Most conversations about eating disorders focus on women, specifically those who are cisgender and heterosexual. This group, however, may not be at the highest risk. New data from the most recent American College Health Association’s National College Health Assessment (ACHA-NCHA) highlight the intersections of sexuality, gender identity, and eating disorders.
The most recent iteration of the ACHA-NCHA surveyed over almost 300,000 students at 233 US colleges and universities. Data collection took place between Fall 2008 and Fall 2011. All data was collected anonymously. For this analysis/study, only data from the first semester that each institution participated in ACHA_NCHA. This ensured all responses were unique.
To study connections among gender identity, sexuality, and eating disorders, the researches classified individuals into the following seven categories.
- cisgender sexual minority (SM) men
- cisgender unsure men
- cisgender heterosexual men
- cisgender SM women
- cisgender unsure women
- cisgender heterosexual women (reference)
Individuals in the last category were used as the reference group since most eating disorder research has been conducted on them, providing a rich data set to make comparisons to. “Sexual minority” included individuals identified as gay or bisexual.
Eating disorder status was assessed by asking individuals if they had been diagnosed or treated for an ED in the last 12 months and whether they had vomited, taken laxatives, or taken diet pills in the last 30 days. Covariates assessed included race/ethnicity, smoking frequency, binge drinking frequency, stress level and participation in athletics.
Rates of ED diagnosis or behaviors were highest among transgender individuals and lowest among cis, hetero males. Of the transgender students, those who were unsure of their sexual orientation had the highest rates of eating disorder diagnosis and use of laxatives, diet pills, and vomiting. That being said, rates of these outcomes for all subgroups of transgender folks were higher than any other group. Cisgender SM males also had elevated rates of eating disorder diagnosis.
The authors list several possible reasons for these heightened rates. These include:
- Using eating disorder behaviors to suppress or accentuate particular gendered feature.
- Experiencing minority stress.
- Having a greater likelihood of contact with mental health professionals due to both the heightened rates of mental health issues among SM and the fact that most transgender individuals must receive therapy in order to have gender-affirming surgery.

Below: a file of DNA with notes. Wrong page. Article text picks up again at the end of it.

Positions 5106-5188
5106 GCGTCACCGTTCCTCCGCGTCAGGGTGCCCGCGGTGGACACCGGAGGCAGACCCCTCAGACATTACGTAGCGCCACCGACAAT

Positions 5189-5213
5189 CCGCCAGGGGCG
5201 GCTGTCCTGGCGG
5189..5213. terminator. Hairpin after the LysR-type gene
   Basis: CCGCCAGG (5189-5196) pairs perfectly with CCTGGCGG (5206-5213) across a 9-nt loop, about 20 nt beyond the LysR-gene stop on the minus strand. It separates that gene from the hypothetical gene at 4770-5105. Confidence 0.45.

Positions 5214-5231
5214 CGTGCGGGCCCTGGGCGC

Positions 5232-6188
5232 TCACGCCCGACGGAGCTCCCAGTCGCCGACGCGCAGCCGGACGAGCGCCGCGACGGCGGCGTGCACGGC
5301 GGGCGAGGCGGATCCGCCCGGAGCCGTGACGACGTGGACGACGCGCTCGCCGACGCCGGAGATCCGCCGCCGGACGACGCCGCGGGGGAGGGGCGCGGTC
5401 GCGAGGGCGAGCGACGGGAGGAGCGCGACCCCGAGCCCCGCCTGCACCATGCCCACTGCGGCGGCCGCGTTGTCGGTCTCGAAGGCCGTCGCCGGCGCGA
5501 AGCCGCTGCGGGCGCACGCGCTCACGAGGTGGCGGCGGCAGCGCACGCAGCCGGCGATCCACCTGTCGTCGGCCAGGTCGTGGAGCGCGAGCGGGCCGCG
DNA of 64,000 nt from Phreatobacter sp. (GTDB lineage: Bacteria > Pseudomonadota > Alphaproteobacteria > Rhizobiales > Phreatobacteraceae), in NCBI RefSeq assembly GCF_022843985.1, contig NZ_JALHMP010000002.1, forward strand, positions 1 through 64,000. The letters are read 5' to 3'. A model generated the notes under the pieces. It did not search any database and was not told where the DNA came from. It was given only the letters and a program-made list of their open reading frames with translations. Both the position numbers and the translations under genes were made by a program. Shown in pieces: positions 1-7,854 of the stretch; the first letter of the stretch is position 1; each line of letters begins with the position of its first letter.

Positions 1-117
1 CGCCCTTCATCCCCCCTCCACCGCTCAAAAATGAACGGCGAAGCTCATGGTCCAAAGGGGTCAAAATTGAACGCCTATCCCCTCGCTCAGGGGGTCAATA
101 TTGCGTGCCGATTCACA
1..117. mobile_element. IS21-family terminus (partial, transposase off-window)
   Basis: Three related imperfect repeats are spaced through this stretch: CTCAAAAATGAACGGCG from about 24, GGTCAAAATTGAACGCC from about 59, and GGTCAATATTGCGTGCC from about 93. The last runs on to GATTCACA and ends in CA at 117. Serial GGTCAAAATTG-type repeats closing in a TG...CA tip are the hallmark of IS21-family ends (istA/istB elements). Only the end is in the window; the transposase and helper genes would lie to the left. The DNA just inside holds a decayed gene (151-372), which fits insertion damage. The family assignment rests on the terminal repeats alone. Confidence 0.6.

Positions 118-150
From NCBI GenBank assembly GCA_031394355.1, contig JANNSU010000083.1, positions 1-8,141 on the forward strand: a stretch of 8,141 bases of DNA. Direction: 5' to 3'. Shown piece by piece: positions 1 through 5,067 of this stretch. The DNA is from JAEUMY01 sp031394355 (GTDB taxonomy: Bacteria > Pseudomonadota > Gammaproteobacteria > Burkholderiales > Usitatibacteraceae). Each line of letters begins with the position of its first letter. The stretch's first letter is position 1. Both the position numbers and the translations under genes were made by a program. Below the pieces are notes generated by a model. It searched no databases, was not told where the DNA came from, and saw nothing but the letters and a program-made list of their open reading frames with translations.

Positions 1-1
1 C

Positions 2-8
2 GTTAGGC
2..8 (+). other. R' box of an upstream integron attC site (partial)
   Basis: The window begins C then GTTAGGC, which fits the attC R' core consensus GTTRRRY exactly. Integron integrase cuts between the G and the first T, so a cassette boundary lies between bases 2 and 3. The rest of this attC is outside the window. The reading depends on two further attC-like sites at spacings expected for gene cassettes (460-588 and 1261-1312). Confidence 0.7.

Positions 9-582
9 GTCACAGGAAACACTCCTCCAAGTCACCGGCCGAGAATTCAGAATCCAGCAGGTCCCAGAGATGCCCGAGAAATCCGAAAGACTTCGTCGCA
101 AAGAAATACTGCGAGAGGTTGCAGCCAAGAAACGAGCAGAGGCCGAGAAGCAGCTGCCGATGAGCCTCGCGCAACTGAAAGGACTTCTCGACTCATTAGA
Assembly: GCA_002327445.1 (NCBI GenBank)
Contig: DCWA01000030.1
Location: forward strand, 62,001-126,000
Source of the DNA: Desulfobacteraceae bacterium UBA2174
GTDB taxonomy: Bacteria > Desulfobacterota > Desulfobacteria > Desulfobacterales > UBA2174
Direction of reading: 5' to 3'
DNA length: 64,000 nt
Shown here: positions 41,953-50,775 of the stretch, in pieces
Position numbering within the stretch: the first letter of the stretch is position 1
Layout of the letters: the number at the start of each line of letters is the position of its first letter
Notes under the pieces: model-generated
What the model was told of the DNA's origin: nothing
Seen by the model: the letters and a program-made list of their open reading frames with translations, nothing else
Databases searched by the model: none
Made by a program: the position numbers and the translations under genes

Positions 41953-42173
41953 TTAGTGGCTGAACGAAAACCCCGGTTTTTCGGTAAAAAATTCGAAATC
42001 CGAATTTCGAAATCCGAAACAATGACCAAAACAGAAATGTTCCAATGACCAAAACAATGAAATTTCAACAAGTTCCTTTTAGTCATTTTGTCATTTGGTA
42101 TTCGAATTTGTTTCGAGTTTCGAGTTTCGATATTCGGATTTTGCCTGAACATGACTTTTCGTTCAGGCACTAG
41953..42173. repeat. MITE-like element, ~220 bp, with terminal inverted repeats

Most likely, the truth is some combination of the above along with genetic risk factors highlighted in previous research.
One major critique of the study is that it excluded questions about binge eating disorder, a diagnosis only recently added to the DSM but which is thought to affect as many if nor more individuals that anorexia and bulimia. Another limitation is the inability of the researchers to distinguish among the different groups of transgender individuals (e.g. male-to-female, female-to-male, and gender-queer). Like any group, transgender people are not a monolith. They are all individuals with different risk factors and lived experiences, some of which may vary depending on which subgroup of transgender they fall into.
Despite these limitations, this was the first ACHA-NCHA with enough transgender individuals to make statistically significant comparisons to other gender identities. This is hugely important as much research excludes this population due to either low response rates or oversight on the researcher’s behalf. Such lack of representation in the literature means that we cannot create quality health education programs or policy to meet transgender individuals’ unique needs.
Overall this study is groundbreaking in what it adds to our understanding about the intersections of gender identity, sexual orientation, and eating disorders. It provides health educators with new learning objectives for their programs and researchers, a jumping off to point to study additional underlying factors, risk facts, and outcomes for anyone dealing with an eating disorder.
Other Sexual Health News This Week
Newer Types of Birth Control Pills Confirmed to Raise Blood Clot Risk (Los Angeles Times)
Health Buzz: How the Herpes Virus Can Kill Cancer (US News)
New Tuscon Nonprofit Focuses on Women Living with HIV or AIDS (Tuscon News Now)
ACLU Asks Hollywood To Support Gender Equality; Will They? (Forbes)
Lack of Sexual Health Knowledge Among Young Males (PR Newswire)
A Seattle High School is Taking Birth Control Access to the Next Level (Grist)
AASECT 47th Annual Conference, June 3-8
2015 National Summit on HCV and HIV Diagnosis, Prevention and Access to Care, June 4
Philadelphia Trans Health Conference, June 4-7
Center for Research and Education on Gender and Sexuality(CREGS) 2015 Summer School, June 19-26
RSOL National Conference, June 25-28
International Conference on HIV Treatment and Prevention Adherence